You see the person you loved. . .
The one that loved you back.
They’ve quoted the same book and sat in the same pew.
You know– the good seats.
The ones up close where the “important” people sit.
They smile a plastic drawn on mess as you pass by.
No whispered hellos.
You know there is still love there along with the broken pieces.
What did you say when you caught your “Friends” stealing a piece of your pie?
The one you baked to a golden brown.
Sugar egg washed face.
They lie, as they wipe the filling from their mouth.
Broken words sent with arrows piercing souls or is it reversed?
Is it because one of you is so smart? Smarter than the other.
I think not.
One of you knows the answers to life?
Have you figured out how one should act at a marriage?
They all laughed at you when you said the earth was round.
You never laughed at them.
The Father pointed out that you did, and you washed more egg off your face.
They said you’d fall off the earth and lose your crown.
You lost that years ago.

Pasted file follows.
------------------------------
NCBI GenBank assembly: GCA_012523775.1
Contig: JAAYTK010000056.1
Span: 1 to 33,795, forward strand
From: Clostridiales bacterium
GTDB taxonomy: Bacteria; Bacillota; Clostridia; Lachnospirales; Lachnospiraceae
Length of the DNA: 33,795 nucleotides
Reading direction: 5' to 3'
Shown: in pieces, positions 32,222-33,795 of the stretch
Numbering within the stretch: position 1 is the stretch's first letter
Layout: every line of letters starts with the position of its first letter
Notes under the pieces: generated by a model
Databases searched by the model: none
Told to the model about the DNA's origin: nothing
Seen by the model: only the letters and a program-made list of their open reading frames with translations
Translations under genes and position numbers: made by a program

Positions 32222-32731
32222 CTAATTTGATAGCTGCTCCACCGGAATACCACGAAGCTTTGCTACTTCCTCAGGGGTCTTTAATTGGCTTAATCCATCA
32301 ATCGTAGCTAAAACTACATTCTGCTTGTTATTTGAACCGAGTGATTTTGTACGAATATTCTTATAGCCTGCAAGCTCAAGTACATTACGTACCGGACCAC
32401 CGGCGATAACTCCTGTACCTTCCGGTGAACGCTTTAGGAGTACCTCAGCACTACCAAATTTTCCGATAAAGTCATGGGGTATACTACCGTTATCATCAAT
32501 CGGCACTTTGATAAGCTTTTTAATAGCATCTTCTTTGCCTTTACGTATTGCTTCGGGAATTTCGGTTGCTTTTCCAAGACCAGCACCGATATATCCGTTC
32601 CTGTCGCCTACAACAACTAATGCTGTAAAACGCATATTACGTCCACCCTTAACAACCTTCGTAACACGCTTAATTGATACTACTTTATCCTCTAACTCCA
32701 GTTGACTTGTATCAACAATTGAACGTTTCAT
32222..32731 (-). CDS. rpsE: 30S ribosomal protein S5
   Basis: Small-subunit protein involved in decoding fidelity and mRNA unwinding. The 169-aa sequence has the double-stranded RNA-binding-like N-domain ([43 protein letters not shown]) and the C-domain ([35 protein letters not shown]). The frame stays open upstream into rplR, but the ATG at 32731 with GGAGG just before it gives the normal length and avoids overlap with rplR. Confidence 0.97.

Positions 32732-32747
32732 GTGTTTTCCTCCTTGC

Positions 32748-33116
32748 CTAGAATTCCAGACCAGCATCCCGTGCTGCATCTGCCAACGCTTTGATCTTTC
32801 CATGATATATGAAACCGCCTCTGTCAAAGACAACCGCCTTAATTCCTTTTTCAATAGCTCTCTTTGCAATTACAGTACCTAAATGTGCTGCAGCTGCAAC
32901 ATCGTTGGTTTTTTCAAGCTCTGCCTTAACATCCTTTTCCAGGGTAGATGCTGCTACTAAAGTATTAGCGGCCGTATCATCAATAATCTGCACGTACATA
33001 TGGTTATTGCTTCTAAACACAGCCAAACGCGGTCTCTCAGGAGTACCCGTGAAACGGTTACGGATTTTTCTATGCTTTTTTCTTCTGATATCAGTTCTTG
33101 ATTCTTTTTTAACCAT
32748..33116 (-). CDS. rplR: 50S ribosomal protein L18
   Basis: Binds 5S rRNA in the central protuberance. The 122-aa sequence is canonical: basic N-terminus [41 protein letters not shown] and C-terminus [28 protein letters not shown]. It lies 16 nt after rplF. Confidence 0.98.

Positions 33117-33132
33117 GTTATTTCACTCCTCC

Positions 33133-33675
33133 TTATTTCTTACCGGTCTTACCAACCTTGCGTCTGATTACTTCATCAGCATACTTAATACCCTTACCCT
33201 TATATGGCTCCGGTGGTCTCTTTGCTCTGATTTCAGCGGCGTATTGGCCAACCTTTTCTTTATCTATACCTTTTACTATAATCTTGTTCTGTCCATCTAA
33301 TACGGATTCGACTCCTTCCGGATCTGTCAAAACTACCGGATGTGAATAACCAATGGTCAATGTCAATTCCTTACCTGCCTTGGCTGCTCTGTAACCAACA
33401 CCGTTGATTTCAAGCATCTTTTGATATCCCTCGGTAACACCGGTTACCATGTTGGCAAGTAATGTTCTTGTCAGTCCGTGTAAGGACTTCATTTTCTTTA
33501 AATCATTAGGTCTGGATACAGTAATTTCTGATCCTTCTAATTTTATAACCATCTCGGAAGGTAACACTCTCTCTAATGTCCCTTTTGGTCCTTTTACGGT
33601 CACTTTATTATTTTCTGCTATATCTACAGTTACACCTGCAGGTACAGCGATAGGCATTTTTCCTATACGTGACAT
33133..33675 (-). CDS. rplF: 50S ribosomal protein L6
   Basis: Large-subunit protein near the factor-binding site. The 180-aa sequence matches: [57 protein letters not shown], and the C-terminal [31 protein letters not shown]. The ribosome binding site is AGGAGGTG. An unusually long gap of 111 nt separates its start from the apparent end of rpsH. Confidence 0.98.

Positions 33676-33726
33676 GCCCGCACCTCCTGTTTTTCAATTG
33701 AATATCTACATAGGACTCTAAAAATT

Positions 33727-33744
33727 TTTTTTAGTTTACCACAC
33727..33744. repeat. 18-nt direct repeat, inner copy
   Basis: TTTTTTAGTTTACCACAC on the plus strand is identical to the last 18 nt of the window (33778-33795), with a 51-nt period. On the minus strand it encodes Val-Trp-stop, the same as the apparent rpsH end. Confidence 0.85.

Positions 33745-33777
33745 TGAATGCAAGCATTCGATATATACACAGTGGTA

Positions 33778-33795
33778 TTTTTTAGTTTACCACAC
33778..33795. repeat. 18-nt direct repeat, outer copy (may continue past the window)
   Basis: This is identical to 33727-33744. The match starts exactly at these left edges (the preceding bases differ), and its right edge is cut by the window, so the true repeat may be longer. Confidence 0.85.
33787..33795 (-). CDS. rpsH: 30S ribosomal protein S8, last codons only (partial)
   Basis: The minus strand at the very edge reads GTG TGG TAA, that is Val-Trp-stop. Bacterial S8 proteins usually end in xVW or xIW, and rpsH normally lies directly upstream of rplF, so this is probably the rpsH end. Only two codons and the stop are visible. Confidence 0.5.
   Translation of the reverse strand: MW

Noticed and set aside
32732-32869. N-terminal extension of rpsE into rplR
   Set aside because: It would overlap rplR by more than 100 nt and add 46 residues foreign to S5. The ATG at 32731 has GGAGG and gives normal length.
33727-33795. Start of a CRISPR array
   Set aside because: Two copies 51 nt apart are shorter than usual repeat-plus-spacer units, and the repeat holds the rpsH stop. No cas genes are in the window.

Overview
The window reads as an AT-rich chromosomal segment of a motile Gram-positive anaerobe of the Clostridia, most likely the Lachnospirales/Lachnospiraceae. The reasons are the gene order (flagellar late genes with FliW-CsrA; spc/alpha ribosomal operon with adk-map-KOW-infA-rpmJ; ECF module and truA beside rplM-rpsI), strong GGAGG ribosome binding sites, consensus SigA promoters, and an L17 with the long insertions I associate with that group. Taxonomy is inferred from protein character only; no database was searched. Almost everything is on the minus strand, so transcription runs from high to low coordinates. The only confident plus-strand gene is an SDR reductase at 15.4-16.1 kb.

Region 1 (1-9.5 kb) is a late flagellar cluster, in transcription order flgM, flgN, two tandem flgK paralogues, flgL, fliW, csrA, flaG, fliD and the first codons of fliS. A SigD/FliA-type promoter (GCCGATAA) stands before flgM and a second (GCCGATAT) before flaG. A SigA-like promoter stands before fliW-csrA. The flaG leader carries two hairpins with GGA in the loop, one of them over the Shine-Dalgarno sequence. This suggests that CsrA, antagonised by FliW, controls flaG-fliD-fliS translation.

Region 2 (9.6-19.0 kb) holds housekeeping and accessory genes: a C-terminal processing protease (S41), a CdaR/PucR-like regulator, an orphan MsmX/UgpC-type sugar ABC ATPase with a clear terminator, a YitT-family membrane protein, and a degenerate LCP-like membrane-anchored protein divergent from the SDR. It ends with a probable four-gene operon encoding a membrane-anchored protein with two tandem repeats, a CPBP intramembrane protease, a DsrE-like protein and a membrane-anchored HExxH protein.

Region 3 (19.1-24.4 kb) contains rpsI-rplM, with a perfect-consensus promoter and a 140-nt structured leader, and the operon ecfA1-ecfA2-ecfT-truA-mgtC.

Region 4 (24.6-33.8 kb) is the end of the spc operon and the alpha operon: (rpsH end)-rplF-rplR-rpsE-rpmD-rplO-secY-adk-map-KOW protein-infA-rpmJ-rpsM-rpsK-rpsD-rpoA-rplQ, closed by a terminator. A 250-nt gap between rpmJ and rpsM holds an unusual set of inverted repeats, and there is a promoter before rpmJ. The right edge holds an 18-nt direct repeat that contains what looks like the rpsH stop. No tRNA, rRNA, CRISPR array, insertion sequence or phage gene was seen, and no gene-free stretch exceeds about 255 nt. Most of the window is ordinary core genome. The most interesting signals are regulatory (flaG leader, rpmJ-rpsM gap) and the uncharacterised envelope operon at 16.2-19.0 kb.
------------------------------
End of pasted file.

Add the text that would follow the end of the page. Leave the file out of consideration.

A broken Tierra tilted sideways.
They whispered about you then too.
Only they looked different.
Younger, blunter, but not as cruel.
They said you were different, strange. . .
The Sun said that he knew what was in man and so he didn’t follow them.
Herod came out to see a miracle, but my Father’s Son wouldn’t tap dance for him, so they put him in a royal robe and threw pieces of hate, mockery, and even their spit.
He created their spit– used it once to heal blind eyes.
He mixed the earth he created them with into the substance.
OH, THE PRIDE of man.
Run and get your state ticket to the fair, she said.
But I’m going to pick some blackberries and heat up the oven again.
I think I’ll kick up my feet and open my mouth wide–fill it with a cobbler.
A blackberry pie.
Scrape off the sugar washed face and fold up the sun.
The earth’s too round for me to run.
Too flat for me to spin.
We all sin.
We all fall short.
There are no perfect men at the election booth.
Even the Son said, “Why do you call me good?”
He has taken off my soiled robes and given me a robe of Righteousness.
I straighten my crown and cleaned my teeth of all the blackberry seeds.
I strap on my boots and pull up my pants.
I walk out to the garden and eye the tares among the wheat.
“Let them grow,” He said.
Walk among the living.
Let the dead bury the dead.
I walk into the kitchen, and I stick two fingers inside the jar scraping the side and tasting the blackberry jam.
It’s sticky sweet.